I am not alone in liking my spot. Back in the eighties, I belonged to a high octane aerobics club run by Werner, a charismatic Olympic wrestler turned Richard Simmons, whose girlfriend, M.J., invariably laid claim to the studio’s most prime real estate – the spot directly in front of Werner.   All of us knew that this was M.J.’s special spot and, even as the class filled up and available space dwindled, none of us would have been so bold as to claim it for our own, for to do so would have been to risk M.J.’s considerable wrath.   Occasionally some neophyte would wander in and innocently take M.J.’s spot, only to be driven from it and banished to the obscurity of a back corner when M.J., with dudgeon, asserted her property rights. It was her way of staking claim to Werner, in essence peeing around him. I could relate. I had recently given birth to three children and, high impact aerobics being what it is, well. . . . Let’s just say ‘leakage’ and leave it at that.

Enter the nineties. The aerobics club closed. I joined a fitness club and promptly worked out a mutually beneficial arrangement with a guy named Neil – a strategic alliance. We would check in with one another before our Body Pump class and whoever was going to make it to the gym first would be charged with setting up both our benches, thus ensuring no foreign incursions into our territory. There was one would-be invader with whom we had regularly to contend – a blocky woman who resembled a steroidal Russian shot putter. Putinesque, she did not hesitate to encroach upon our spot should we be in the least tardy – this despite the fact that the ENTIRE CLASS understood PERFECTLY WELL that that was OUR SPOT. The tension mounted and the fray escalated to the point that I took to arriving at the gym a half an hour early so as to be there the instant the staff unlocked the studio door – the better to thwart her untoward and unconscionable advances. After I had moved on, I had occasion to speak to this woman, who was, of course, not Russian at all and perfectly pleasant.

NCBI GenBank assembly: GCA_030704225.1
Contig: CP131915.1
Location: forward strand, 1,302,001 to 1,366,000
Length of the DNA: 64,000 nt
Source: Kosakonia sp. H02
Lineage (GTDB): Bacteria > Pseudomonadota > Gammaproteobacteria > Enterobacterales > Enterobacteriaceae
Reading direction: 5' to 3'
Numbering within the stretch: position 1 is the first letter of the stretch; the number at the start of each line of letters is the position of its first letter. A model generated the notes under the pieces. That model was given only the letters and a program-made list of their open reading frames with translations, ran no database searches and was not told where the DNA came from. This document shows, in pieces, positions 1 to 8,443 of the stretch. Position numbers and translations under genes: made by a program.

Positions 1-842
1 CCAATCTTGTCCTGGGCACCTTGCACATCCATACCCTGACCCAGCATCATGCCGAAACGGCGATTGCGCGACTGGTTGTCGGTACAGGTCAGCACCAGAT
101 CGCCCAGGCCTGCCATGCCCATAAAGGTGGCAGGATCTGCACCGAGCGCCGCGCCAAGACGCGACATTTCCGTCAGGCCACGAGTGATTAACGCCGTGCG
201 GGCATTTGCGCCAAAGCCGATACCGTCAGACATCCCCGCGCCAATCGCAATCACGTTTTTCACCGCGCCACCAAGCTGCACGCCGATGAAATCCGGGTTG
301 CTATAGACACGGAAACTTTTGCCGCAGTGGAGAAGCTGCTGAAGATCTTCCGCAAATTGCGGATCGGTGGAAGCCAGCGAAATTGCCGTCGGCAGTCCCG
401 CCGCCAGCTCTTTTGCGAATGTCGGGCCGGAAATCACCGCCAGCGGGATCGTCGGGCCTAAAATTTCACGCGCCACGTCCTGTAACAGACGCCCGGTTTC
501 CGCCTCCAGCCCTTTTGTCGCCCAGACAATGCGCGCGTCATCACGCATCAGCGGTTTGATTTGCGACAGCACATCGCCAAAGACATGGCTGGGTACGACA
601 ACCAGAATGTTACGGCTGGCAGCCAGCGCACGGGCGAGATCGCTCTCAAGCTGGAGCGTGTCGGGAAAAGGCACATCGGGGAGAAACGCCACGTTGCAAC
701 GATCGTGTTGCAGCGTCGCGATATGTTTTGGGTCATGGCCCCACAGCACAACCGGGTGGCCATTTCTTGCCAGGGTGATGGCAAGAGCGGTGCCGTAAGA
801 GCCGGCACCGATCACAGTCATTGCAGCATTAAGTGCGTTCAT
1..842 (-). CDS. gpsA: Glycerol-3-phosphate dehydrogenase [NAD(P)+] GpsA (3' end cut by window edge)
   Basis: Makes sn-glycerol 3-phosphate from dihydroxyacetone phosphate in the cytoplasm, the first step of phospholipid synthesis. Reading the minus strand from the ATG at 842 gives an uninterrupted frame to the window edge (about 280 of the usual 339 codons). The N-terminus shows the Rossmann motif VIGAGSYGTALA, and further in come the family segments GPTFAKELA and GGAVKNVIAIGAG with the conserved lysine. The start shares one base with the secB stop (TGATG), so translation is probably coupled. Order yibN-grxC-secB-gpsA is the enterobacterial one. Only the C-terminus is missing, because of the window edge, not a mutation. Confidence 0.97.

A couple of years ago, seeking a more Zen-like equanimity — which, as the preceding paragraphs have surely indicated, was sorely needed — my husband and I joined a hot yoga studio. Now, five days a week, I arrive twenty minutes before the start of class, consumed with anxiety that I will not get my spot, which, of course, I always do because no one wants to go into the hot room twenty minutes before class even to reserve a spot – except, of course, me. There I lie in Corpse Pose, sweating buckets, exultant that I have, once again and against all odds, fended off all comers and secured my precious spot.

Where is my spot and why do I cling to it with such rabidity?

You’re about to find out.

My spot is in the first row, on the left hand side of the room right next to the wall.

  • Front because I won’t work hard unless I can see myself and, besides, like a crow, I’m attracted to shiny things.
  • Left because the mirror on the right side of the studio makes me look fat.
  • Closest to the wall because attempting to balance on my arthritic feet is like trying to maintain one’s footing on the prow of a pitching ship in shoes made of bean bags.  If I am going to keel over in Tree – and I am – I prefer to keel over into the wall and not into the sweaty person next to me.
Find your light

A brick in Mom’s name at the Miami Arts Centre

My mother, a charismatic actress, teacher and overall woman, used to say, “Find your light!” This could (and often was) taken to mean, “Find your light . . . and then shine!” She also meant it in the more prosaic sense of, “You’re blocked downstage left. For Pete’s sake, find your bloody light!”

I did not inherit what my parents used to call, “The Evil Gene,” which would have disposed me towards a life in the theater. I am nevertheless,Bill and Martha Nell’s daughter. My audience is the studio mirror and my fellow yogis, none of whom is actually looking at the sixty-two year old woman doing Toppling Tree over in the corner . . . and actually toppling; my light is my spot; and, come Hell, high water or Russian shot putters, I find it every time.